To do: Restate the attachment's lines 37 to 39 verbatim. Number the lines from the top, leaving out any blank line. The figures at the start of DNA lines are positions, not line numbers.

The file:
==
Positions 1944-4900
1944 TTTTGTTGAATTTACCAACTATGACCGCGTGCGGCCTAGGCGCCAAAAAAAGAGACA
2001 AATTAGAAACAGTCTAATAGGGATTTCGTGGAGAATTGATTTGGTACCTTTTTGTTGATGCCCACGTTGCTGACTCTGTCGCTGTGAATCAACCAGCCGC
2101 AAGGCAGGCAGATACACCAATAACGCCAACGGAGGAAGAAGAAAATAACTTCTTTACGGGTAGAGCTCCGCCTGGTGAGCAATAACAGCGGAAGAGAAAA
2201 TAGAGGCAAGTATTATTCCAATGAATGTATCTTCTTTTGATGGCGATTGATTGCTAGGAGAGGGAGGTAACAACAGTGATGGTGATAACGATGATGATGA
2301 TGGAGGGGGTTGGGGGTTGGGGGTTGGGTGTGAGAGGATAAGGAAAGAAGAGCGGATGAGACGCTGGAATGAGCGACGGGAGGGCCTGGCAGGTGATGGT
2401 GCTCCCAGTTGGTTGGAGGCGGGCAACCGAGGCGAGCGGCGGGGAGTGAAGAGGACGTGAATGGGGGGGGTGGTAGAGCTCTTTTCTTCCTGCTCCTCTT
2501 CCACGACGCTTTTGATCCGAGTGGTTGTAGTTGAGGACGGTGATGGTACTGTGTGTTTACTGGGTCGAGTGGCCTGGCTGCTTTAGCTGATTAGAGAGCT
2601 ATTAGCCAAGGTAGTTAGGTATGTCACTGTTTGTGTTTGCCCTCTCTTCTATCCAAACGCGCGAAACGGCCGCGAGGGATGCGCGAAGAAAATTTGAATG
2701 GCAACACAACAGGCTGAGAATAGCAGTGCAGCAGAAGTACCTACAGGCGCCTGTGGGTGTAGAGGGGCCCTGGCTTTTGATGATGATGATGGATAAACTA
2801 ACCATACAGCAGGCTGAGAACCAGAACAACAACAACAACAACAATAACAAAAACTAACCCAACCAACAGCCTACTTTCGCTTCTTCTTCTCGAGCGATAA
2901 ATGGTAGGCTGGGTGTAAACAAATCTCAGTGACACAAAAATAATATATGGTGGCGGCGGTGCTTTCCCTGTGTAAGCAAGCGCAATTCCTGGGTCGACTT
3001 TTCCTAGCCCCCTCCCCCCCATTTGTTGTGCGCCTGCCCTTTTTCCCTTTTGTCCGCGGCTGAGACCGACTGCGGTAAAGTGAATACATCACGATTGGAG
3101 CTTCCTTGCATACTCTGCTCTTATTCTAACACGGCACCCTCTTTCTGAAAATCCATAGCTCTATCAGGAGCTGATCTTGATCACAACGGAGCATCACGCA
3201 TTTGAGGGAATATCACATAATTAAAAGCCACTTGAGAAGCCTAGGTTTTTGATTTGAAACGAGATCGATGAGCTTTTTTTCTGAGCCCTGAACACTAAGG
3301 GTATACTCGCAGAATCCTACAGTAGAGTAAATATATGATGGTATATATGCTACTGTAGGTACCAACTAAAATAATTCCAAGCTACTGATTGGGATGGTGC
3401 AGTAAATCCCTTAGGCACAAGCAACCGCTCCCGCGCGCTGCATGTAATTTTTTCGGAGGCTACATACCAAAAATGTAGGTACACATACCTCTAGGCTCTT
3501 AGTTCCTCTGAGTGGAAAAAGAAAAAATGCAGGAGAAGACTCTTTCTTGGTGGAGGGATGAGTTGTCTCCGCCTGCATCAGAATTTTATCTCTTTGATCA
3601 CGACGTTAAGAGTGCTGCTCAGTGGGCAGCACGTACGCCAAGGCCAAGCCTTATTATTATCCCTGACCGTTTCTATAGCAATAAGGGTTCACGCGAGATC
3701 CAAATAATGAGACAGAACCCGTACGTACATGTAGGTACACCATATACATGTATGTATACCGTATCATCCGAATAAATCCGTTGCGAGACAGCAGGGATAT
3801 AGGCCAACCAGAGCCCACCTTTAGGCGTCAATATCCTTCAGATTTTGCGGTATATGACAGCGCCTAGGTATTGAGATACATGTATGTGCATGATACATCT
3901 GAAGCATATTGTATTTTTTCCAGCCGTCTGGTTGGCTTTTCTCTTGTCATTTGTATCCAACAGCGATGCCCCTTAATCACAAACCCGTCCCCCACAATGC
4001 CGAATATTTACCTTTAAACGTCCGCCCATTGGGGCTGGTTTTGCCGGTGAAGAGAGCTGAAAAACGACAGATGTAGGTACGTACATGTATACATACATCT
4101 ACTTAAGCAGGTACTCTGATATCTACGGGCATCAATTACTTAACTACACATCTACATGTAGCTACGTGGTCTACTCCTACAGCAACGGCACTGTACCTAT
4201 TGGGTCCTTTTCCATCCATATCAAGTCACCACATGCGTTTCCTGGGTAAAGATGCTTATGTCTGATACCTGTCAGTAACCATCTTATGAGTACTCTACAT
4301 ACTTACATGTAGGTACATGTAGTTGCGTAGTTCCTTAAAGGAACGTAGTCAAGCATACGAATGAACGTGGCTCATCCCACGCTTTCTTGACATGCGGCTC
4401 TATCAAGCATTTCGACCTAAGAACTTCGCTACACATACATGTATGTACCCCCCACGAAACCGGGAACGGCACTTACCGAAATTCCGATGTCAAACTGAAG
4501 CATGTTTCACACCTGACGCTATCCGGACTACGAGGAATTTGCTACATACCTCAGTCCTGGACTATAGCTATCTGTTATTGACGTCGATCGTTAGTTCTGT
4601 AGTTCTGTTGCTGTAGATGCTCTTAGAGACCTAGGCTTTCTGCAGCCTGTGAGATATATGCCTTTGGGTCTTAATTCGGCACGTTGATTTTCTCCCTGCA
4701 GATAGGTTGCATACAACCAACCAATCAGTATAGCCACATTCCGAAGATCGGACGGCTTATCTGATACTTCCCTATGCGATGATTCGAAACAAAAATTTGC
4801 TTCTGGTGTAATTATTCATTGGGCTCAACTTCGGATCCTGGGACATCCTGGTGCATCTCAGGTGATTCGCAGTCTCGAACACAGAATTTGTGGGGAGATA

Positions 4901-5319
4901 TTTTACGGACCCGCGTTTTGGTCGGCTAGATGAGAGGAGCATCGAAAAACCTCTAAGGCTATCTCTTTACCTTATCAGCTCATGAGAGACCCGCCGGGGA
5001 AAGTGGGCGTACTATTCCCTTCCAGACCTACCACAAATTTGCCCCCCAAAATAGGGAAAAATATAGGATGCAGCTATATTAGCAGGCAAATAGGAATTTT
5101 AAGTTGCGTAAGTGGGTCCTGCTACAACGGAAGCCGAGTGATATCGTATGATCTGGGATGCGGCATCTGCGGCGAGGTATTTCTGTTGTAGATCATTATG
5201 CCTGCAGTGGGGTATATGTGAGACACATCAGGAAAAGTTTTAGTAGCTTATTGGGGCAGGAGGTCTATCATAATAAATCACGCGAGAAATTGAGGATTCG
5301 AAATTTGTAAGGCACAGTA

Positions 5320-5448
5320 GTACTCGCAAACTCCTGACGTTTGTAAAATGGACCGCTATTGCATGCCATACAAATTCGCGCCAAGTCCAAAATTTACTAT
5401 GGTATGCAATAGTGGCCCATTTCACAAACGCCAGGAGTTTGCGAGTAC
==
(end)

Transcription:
5301 AAATTTGTAAGGCACAGTA

Positions 5320-5448
5320 GTACTCGCAAACTCCTGACGTTTGTAAAATGGACCGCTATTGCATGCCATACAAATTCGCGCCAAGTCCAAAATTTACTAT